With the unemployment rate being extremely low, employers are finding that they must often increase the starting pay rate for new hires in order to attract individuals with the skills and experience needed for many mid-level positions. Of course, starting wages have also increased for entry level positions as the minimum hourly wage has increased and the unemployment rate has remained low. The increased pay for new hires is certainly helpful to many. However, employers must also be cautious of the impact higher starting pay for new hires has on current employees. Current employees who are doing a satisfactory or better job should not make less than a new hire with less experience except in extenuating circumstances, i.e. specific skills and extended education.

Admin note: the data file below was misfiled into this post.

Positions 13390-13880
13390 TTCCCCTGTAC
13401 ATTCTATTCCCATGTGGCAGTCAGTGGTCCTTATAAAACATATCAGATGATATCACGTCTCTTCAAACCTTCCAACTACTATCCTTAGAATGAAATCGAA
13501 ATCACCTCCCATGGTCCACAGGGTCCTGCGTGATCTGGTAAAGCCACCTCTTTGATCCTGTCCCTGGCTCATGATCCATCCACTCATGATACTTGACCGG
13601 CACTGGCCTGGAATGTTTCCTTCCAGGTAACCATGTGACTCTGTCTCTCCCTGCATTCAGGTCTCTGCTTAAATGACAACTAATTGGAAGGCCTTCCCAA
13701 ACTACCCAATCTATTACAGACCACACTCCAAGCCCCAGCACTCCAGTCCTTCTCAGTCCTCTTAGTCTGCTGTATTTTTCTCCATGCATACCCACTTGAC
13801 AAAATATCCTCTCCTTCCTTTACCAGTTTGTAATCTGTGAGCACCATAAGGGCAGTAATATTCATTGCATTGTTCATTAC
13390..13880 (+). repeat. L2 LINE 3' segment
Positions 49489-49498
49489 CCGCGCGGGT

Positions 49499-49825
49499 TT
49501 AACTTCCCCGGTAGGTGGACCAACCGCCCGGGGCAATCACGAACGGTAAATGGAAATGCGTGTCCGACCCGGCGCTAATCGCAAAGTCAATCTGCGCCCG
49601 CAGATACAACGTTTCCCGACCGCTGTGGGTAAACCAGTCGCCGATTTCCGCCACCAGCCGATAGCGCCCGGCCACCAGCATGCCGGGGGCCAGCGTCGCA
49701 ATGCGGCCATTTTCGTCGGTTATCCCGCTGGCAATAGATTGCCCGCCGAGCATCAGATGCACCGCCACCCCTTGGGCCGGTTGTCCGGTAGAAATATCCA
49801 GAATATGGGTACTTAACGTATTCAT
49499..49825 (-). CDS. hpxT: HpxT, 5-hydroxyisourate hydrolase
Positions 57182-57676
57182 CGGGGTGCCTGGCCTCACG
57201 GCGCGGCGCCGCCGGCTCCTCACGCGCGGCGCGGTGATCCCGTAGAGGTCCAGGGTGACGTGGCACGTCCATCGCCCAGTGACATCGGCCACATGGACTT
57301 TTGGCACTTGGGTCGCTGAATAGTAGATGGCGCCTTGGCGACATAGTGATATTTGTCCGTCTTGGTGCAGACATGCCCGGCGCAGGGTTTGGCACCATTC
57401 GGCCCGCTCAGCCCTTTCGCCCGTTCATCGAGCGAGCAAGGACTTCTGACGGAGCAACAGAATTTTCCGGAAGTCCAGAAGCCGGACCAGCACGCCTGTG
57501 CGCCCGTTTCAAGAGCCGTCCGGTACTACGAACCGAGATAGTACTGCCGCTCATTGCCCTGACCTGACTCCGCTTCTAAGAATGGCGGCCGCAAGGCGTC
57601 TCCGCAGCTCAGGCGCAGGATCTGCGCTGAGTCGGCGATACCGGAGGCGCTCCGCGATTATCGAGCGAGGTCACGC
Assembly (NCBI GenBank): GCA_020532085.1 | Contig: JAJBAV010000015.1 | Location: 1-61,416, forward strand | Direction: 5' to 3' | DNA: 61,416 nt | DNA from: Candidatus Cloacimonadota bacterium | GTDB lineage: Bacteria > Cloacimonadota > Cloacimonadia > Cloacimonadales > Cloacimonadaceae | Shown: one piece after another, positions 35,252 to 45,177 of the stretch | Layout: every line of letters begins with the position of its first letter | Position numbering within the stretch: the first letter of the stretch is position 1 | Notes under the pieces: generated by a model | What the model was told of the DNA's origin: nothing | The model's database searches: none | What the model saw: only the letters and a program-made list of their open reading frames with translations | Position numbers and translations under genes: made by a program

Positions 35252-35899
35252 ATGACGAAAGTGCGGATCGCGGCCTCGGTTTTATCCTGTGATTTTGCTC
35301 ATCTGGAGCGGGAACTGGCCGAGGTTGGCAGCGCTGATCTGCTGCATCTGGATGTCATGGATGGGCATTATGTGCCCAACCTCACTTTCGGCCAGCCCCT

Employees often know what co-workers make. If newer employees are making more for the same job than longer term employees, morale and performance issues are likely to develop and turnover is likely to increase.
Wages will likely continue to increase for both entry level and mid-level positions. Employers need to make certain that as pay rates increase for new hires, equity and fairness is made a part of their overall compensation plans for both new hires and current employees.